It has been documented that those who use opioids to manage chronic pain are at greater risk of major depression. When individuals take opioids, they experience a pleasurable high that is much more intense than the body’s endorphins. When the body no longer experiences the intense feelings from an opioid, it can feel tired and lack energy, which are common symptoms of depression.3 For this reason, physical dependence on the drug can occur.

Opioids may not distinctly cause depression, but there is a relationship between opioid use and symptoms of depression.4

Does Oxycodone Cause Depression?

Because oxycodone is a common prescription drug for chronic pain, it does increase the risk of developing a depressive disorder. Additionally, pain with no physical cause can be a symptom of depression, so the two are linked in more ways than one.

Studies have shown that long-term use of opioids for chronic pain and other disorders does increase the likelihood of depression and substance use is likely to recur over time.4

Can Opioids Help Depression?

While extended opioid use for chronic pain may lead to a depressive disorder, opioids can, at times, be used to treat depression, though not typically recommended.

People diagnosed with depression may be prescribed an opioid to help compensate for any stressors they face. Additionally, opioids may be prescribed to help regulate their sleep schedule.

However, long-term use of prescription opioids for depressed individuals may also lead to misuse. Misuse could occur because the person feels they need a higher dose to manage sleep and stress. Misuse of a prescription opioid may eventually lead to the use of non-prescription opioids.4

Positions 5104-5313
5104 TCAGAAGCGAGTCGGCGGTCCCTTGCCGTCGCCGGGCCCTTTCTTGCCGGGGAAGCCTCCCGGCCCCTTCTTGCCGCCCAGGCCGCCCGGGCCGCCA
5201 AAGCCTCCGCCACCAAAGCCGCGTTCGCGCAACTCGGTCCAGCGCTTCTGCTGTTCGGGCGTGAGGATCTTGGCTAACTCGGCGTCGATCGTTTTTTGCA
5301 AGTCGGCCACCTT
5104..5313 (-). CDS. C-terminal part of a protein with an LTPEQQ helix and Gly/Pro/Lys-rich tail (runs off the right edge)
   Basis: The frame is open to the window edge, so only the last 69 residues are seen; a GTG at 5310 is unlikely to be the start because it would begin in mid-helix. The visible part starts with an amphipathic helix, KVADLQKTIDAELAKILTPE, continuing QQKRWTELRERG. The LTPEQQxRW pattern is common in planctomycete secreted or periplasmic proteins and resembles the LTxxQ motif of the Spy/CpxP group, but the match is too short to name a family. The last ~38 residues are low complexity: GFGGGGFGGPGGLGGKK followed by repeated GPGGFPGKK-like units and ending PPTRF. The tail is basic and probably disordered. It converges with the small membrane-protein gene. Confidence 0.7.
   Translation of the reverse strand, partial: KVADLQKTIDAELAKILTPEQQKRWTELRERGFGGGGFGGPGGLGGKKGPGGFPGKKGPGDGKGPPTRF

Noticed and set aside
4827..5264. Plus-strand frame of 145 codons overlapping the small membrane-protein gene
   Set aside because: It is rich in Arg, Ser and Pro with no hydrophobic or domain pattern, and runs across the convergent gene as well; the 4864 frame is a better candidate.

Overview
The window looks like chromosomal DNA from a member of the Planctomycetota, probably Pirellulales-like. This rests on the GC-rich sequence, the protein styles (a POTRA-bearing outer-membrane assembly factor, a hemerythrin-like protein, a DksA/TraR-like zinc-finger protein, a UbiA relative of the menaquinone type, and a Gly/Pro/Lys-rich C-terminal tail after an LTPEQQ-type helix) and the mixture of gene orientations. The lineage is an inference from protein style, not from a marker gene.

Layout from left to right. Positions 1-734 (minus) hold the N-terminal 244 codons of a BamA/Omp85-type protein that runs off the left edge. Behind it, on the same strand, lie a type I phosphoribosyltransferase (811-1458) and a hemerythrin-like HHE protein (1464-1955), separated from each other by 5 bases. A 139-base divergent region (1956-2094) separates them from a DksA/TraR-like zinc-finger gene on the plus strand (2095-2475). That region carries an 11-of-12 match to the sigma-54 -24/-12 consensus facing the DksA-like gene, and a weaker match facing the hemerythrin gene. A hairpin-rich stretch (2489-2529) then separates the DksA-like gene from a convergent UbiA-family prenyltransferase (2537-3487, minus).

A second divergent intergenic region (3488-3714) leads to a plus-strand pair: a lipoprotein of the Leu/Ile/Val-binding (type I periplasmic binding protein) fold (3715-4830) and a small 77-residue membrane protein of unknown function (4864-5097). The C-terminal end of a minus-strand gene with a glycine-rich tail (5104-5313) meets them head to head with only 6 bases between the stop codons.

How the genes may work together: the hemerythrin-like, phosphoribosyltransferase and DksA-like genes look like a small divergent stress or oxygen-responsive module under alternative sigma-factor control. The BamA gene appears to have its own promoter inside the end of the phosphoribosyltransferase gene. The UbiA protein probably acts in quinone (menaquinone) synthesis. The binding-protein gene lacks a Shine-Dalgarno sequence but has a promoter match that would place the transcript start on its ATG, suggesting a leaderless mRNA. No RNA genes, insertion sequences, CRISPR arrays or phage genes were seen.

Does Oxycodone Help Depression?

Like other opioid types, oxycodone can be used to help with depression. However, it should only be administered in small, titrated doses to avoid potential physical dependence. If oxycodone is prescribed to help people with depression regulate their sleep patterns or cope with daily life stressors, the doses should be closely monitored by a medical doctor.

How Opioids Effect the Body

Constipation is the most common side effect of opioid use and is reported in up to 95% of those who use opioids. While many of the other side effects of opioids will diminish over time, chronic constipation and its resulting issues will likely be present for the entire time the drug is used.

Other side effects of opioids include, but are not limited to:

  • Drowsiness
  • Dizziness
  • Headaches
  • Nausea
  • Vomiting
  • Hormonal changes
  • Increased pain sensitivity

Those who use opioids for extended periods will experience the effects of tolerance. Tolerance is a term used to describe the decreasing effectiveness of a drug over time. In simple terms, the longer the body takes in an opioid, the more used to the drug that the body becomes. As a result, the body needs more of the drug to experience the same effects.5

Common Oxycodone Side Effects